Press/Journalists

November 1, 2011

The National Archives Presents Afternoon Programs in November

Washington, DC…The National Archives will present four afternoon programs in November, on topics ranging from military cuisine to the Underground Railroad to the affects of the digital revolution on the brain.  These events are free and open to the public and will be held at the National Archives Building in Washington, DC, which is located on the National Mall.  The building is fully accessible. Attendees should use the Special Events entrance on Constitution Avenue at Seventh Street, NW.

This lecture was rescheduled for January 31 (in Washington, DC) and February 2 (in College Park, MD). We apologize for any inconvenience.
Thursday, November 3, at noon, William G. McGowan Theater
Feeding the Military
It was once said that an army marches on its stomach, yet soldiers seem to agree there is a conspiracy intent on rendering perfectly normal food unrecognizable. That may have been true of years gone by, but today’s Army food laboratory creates rations that look and taste like the foods they purport to be. Gerald Darsch and Kathy Evangelos of the U.S. Army Natick Soldier Research, Development, and Engineering Center present a history of feeding the military.  They will also discuss the creation of usable combat rations that are not only nutritious but taste good.

Wednesday, November 16, at noon, Jefferson Room
Now You See It: How the Brain Science of Attention Will Transform the Way We Live, Work, and Learn
Using the latest research on the brain, Cathy Davidson shows how “attention blindness” has produced one of our society’s greatest challenges: toiling in schools and workplaces designed for the last century. Now You See It shows how digital information will change our brains and introduces us to groundbreaking ideas—from schools with curricula built around video games to companies that train workers using virtual environments—that will open the doors to new ways of working and learning.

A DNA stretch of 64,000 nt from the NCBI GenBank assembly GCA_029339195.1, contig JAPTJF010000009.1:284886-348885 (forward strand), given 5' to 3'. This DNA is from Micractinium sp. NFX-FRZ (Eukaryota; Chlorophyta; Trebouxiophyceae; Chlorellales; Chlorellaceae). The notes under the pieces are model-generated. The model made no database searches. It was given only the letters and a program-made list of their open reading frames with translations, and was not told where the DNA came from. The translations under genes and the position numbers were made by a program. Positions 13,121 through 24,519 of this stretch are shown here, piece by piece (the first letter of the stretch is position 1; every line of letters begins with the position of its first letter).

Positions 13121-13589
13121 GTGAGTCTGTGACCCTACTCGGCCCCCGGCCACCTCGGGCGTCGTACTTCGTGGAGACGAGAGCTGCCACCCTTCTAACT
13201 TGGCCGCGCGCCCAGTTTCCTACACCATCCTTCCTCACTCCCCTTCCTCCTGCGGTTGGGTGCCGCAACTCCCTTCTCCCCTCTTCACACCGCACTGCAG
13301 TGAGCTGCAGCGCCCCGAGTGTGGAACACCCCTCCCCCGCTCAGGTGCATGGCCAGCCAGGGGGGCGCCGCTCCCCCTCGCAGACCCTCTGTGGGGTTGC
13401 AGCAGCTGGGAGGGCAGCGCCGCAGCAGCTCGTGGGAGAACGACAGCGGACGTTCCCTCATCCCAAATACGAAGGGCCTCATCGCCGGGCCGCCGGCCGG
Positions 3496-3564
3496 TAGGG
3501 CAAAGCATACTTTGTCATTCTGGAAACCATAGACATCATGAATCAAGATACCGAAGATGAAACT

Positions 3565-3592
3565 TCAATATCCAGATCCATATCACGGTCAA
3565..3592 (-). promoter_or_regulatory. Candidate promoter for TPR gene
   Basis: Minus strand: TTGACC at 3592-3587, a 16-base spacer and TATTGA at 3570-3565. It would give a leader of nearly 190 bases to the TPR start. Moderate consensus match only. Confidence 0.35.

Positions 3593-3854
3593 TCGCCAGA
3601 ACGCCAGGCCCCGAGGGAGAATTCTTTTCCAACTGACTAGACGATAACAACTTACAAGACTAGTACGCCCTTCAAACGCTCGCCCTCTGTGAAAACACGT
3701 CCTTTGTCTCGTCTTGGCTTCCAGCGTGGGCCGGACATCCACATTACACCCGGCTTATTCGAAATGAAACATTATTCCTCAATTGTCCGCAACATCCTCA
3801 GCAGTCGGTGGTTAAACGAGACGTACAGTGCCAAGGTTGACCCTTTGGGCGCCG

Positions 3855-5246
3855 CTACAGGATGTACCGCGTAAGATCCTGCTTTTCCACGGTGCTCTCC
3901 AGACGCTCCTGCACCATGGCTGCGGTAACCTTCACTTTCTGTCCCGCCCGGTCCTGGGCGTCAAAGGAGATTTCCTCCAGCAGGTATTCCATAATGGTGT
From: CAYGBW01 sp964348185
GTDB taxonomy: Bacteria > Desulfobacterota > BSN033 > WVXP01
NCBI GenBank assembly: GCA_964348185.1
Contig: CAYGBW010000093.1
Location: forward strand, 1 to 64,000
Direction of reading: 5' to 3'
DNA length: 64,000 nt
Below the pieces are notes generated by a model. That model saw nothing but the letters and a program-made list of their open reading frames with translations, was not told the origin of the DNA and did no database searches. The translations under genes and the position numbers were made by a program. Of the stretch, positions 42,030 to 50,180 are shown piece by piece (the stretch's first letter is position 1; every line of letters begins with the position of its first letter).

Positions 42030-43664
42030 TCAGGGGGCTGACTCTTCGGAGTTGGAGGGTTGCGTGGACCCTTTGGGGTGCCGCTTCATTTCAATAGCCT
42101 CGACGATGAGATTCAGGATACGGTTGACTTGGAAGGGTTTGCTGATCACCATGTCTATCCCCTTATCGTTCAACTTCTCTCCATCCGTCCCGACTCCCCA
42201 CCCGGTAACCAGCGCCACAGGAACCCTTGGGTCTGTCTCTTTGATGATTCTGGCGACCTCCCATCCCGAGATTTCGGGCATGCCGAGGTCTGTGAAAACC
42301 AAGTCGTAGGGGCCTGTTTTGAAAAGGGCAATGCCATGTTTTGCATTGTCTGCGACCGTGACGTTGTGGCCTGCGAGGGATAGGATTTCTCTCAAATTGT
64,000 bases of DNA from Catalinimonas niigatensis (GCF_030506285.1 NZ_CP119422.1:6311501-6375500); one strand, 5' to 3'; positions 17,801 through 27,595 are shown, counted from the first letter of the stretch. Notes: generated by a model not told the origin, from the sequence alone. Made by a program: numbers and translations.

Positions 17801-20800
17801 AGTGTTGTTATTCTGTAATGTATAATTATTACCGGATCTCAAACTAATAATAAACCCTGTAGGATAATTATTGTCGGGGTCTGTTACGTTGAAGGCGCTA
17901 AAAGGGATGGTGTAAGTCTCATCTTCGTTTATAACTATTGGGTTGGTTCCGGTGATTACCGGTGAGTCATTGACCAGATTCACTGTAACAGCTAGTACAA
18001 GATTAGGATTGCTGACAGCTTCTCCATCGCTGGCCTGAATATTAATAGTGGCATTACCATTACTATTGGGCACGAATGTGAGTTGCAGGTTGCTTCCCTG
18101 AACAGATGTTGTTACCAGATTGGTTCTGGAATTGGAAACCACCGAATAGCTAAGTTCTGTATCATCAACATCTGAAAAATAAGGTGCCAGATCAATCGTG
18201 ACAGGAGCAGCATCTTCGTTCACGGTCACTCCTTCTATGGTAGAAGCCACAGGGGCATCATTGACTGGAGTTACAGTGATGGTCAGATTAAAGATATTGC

Thursday, November 17, at noon, Washington Room
The Underground Railroad and the Railroading of a Maryland Freeman
National Archives staff member Rick Blondo will present a lecture on the plight of Rev. Samuel Green of Dorchester County, a free man of color convicted and sent to prison in 1857 for possessing a copy of Harriet Beecher Stowe’s Uncle Tom’s Cabin. This program is presented in partnership with the National Park Service’s National Underground Railroad Network to Freedom.

Thursday, November 17, at 1 p.m.,William G. McGowan Theater
Richard Nixon Legacy Forum: Nixon and the Courts
Fred Fielding, former White House Counsel to Presidents Ronald Reagan and George W. Bush, moderates a discussion examining President Richard Nixon's judicial appointments and the legacy of their decisions. Panelists include Patrick J. Buchanan, Wallace H. Johnson, G. Robert Blakey, and Earl Silbert. Presented in partnership with the Richard Nixon Foundation.

To verify dates and times of the programs, call 202-357-5000 or view the Calendar of Events online. To request an accommodation (e.g., sign language interpreter) for a public program, please e-mail public.program@nara.gov or call (202) 357-5000 at least two weeks prior to the event.

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For press information, contact the National Archives Public Affairs Staff at (202) 357-5300.

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